The 1%

We’re terrified because what happened to Jill Meagher could have happened to any of us.

It’s a statistic so tiny and improbable it’s almost not worth taking into consideration. If someone told you not to do something based on a 1% chance of something bad happening, you’d probably laugh and decide to take your chances. I know I would.

What’s scary is when you hear stories about that unlucky 1% of people, doing perfectly normal low-risk things you’ve done a thousand times yourself. How do you react? Do you make any changes to what you do already, or do you recognise them more the isolated incidents that they are and pray it never happens to you or anyone you know?

For the past few days, I’ve been following the Jill Meagher story, reading news updates and tweets and one thing I’ve noticed is that women are ‘rattled’, as Mia Freedman put it.Of course, there have been just as many men expressing sympathy and horror at what’s happened but it seems to be women that are really thrown by this.We’re all mentally running through all those times we’ve been in similar situations, those five-minute walks home late at night when we may have felt bad asking for/accepting lifts and thinking about how easily it could have been one of us. I think what’s probably shaking us the most is that there’s very little room for thinking ‘that can’t happen to me because I would’ve done this differently’ in this case. Even the worst victim-blamers would have very little to work with.

It may also have a lot to do with the fact that recently, anti-rape campaigns are placing the focus more on the far more statistically probable crime of sexual assault by people you know- only 1% of women report being raped by a stranger, and over a third report being assaulted by someone who was their partner, or someone who wasn’t their partner but was known to them and trusted to some degree (and this is only the ones that get reported). So statistically speaking, walking home by yourself rather than accepting a lift from a male friend is less of a risk. I do think it’s great that things like SlutWalk are challenging that whole idea that a woman can be ‘asking for it’ by what she wears or how she acts because not only is it retarded and misogynistic but really, it’s possible to do everything ‘right’ and still be vulnerable.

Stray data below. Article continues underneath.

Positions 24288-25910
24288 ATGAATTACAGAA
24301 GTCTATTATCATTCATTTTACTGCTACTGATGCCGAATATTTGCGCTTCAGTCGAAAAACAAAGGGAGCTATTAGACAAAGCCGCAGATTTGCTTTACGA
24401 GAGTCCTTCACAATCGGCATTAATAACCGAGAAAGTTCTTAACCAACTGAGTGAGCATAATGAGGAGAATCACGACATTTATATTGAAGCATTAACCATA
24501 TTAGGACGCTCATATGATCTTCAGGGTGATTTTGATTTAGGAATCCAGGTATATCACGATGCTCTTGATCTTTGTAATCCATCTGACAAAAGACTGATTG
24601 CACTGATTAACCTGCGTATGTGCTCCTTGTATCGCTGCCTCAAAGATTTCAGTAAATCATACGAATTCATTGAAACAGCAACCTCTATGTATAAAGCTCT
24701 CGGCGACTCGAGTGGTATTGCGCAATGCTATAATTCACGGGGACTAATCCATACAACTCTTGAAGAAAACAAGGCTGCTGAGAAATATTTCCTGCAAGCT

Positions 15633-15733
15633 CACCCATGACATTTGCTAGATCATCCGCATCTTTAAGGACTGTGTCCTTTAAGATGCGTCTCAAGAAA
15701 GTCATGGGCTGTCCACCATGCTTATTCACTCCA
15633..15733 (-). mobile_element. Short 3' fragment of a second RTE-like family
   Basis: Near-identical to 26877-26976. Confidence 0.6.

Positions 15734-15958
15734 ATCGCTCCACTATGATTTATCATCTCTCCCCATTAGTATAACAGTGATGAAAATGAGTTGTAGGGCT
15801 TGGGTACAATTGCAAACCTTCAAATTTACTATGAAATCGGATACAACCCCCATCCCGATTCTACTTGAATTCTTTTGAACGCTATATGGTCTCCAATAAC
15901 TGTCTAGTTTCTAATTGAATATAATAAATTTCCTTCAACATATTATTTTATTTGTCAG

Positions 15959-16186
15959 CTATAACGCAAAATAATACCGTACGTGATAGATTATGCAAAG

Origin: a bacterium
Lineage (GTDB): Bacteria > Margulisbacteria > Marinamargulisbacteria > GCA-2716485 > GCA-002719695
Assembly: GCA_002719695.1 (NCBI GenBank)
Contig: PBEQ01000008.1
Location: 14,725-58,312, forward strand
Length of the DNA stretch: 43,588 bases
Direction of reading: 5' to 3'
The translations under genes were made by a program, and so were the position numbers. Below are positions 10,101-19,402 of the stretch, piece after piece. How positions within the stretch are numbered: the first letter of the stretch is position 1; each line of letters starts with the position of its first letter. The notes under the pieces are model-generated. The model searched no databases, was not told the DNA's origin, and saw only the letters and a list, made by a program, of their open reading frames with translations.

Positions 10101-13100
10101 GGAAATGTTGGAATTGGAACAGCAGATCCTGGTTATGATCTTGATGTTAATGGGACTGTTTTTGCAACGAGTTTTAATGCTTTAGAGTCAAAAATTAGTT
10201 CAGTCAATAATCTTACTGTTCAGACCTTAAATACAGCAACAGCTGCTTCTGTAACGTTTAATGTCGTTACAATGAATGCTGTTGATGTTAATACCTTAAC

It’s something all women can relate to- it’s drummed into us from such a young age, this constant and very real threat of violence. For instance,  back in school we had this ex-cop come talk to us about self-defence and teach us some basic moves and I still run through them in my head if I’m ever alone at night, muttering ‘Eyes,foot, groin, BACK OFF!!’ to myself and possibly looking a little crazy. Minor instances of creepy unwanted attention are just a fact of life for us. In Catherine Deveny’s column on the subject, she mentions one of her commenters saying something similar:

‘This from Bek “How sad that each of us probably has dozens of these unreported incidents (the boy who touched me on the way up the waterside ladder at the local pool, the man who pinched my bottom as I walked between Myer stores in the city, the piano examiner who touched my breast while I played for my piano exam in Year 10, etc, etc…). If all this stopped, we might have less trouble spotting the really dangerous guys.”

If women reported every drunk, creep, loony or fuckwit who hassled them the cops would have to multiply their numbers by a thousand and still be flat out.’

We all have our own little things that we do that make us feel a little safer, like sticking our keys in between our knuckles or talking on our phones so they know someone would realise straight away if anything happened. Even if we’re one of the lucky ones who don’t experience violence, or haven’t yet, we still live with this fear that it’s almost inevitable simply based on the fact that we’re female and when it really comes down to it, no amount of pepper spray or rape whistles or self-defence classes is ever going to change that.

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